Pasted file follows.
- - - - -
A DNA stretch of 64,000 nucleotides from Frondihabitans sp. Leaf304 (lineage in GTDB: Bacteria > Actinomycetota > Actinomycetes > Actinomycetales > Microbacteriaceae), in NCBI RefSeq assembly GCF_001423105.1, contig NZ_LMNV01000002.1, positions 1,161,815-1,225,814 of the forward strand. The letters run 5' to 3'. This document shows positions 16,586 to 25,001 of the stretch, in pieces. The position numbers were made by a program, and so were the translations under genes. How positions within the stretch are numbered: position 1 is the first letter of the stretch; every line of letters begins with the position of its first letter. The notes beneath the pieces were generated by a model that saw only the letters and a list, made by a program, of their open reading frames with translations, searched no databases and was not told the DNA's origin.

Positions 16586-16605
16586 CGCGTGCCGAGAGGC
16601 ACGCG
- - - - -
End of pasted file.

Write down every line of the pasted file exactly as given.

A DNA stretch of 64,000 nucleotides from Frondihabitans sp. Leaf304 (lineage in GTDB: Bacteria > Actinomycetota > Actinomycetes > Actinomycetales > Microbacteriaceae), in NCBI RefSeq assembly GCF_001423105.1, contig NZ_LMNV01000002.1, positions 1,161,815-1,225,814 of the forward strand. The letters run 5' to 3'. This document shows positions 16,586 to 25,001 of the stretch, in pieces. The position numbers were made by a program, and so were the translations under genes. How positions within the stretch are numbered: position 1 is the first letter of the stretch; every line of letters begins with the position of its first letter. The notes beneath the pieces were generated by a model that saw only the letters and a list, made by a program, of their open reading frames with translations, searched no databases and was not told the DNA's origin.

Positions 16586-16605
16586 CGCGTGCCGAGAGGC
16601 ACGCG